Cancer Patients Have More Physical Limitations with Aging
New health care interventions required to address issue
THURSDAY, April 20 (HealthDay News) -- Cancer patients experience a higher number of functional limitations as they age than those who have never been diagnosed with cancer, according to a report in the April issue of the Journal of the National Cancer Institute. Health care interventions are needed to help cancer patients regain or maintain physical activity as they age, the authors indicate.
Carol Sweeney, Ph.D., of the University of Utah in Salt Lake City, and colleagues analyzed questionnaire responses from 25,719 women, average age 72 years, enrolled in the Iowa Women's Health Study.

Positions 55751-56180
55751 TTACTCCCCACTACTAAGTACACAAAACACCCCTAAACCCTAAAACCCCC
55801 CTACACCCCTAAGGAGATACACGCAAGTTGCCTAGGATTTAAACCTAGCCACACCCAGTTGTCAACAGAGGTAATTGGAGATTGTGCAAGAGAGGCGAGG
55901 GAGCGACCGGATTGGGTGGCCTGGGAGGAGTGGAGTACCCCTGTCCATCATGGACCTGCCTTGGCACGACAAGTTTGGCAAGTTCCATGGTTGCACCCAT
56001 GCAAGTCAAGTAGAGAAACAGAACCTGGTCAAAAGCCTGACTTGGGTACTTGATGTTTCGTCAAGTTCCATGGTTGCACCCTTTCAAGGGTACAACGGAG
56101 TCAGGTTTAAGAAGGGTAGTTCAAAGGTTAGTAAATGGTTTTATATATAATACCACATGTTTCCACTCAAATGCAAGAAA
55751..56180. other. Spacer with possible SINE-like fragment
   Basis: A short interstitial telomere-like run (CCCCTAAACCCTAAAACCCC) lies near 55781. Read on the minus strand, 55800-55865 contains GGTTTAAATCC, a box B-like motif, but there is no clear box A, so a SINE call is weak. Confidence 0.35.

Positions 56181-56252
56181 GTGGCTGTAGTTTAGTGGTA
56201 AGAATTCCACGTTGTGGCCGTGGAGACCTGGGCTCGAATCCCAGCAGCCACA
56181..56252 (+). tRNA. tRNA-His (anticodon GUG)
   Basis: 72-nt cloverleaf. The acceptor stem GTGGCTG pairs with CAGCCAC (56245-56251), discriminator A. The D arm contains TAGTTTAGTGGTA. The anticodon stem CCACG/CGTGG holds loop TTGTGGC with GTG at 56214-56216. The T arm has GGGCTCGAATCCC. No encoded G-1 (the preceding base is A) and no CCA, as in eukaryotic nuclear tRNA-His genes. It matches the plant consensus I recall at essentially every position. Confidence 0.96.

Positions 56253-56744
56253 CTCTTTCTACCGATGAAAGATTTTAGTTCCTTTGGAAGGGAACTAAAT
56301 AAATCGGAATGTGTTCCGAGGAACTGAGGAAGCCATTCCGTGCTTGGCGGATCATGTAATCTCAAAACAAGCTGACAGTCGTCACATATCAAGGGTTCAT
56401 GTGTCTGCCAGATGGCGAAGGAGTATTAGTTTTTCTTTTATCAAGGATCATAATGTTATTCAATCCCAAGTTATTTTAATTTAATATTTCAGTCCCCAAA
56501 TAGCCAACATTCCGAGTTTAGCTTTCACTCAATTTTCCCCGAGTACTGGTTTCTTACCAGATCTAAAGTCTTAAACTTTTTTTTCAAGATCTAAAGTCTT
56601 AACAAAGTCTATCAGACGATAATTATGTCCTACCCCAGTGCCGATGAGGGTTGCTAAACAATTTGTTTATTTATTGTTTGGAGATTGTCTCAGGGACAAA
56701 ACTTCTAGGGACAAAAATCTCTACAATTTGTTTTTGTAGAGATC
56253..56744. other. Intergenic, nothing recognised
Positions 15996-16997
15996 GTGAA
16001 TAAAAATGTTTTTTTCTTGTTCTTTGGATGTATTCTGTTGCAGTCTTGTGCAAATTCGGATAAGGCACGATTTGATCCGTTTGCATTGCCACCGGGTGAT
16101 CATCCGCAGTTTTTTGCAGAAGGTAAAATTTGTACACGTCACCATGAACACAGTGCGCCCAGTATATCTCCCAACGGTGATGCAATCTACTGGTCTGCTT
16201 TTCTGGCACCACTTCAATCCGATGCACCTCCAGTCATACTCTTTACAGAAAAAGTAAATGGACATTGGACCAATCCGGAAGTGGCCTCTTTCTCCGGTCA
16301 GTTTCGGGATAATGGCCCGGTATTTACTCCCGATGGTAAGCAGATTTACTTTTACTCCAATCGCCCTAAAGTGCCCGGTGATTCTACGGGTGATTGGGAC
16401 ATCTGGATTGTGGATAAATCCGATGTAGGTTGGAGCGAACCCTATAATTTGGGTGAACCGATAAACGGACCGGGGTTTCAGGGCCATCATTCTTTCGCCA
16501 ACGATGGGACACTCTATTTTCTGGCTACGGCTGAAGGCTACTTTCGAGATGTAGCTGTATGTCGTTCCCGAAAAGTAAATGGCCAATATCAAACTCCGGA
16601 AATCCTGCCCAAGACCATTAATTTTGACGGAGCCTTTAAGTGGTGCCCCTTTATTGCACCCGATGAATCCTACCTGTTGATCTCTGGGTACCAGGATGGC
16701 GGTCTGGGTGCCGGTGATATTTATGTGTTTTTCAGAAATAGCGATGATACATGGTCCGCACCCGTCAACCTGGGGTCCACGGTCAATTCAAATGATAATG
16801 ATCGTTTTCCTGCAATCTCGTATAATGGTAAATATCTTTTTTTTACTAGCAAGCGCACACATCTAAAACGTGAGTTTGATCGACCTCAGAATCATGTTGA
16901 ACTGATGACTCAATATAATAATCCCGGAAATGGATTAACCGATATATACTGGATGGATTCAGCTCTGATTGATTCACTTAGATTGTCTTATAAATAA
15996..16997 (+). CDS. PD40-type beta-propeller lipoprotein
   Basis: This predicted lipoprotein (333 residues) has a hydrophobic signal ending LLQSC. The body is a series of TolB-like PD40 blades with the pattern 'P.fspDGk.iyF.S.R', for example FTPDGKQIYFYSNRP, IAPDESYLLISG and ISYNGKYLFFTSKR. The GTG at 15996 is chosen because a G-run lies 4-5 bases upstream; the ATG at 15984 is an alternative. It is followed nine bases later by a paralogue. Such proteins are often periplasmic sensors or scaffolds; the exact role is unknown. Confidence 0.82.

Forty-two percent of five-year cancer survivors reported an inability to do heavy household work compared to 31 percent of women who had never had cancer. Other functional limitations included an inability to walk a half mile (26 percent versus 19 percent) and inability to walk up and down stairs (9 percent versus 6 percent).
"These findings support the need for interventions to prevent and reverse functional decline among elderly long-term cancer survivors," the authors conclude. Julia H. Rowland, Ph.D., and Rosemary Yancik, Ph.D., both from the U.S. National Institutes of Health, write in an accompanying editorial that health care professionals already have the means necessary to research, develop and deliver interventions to ameliorate the long-term effects of cancer survivorship.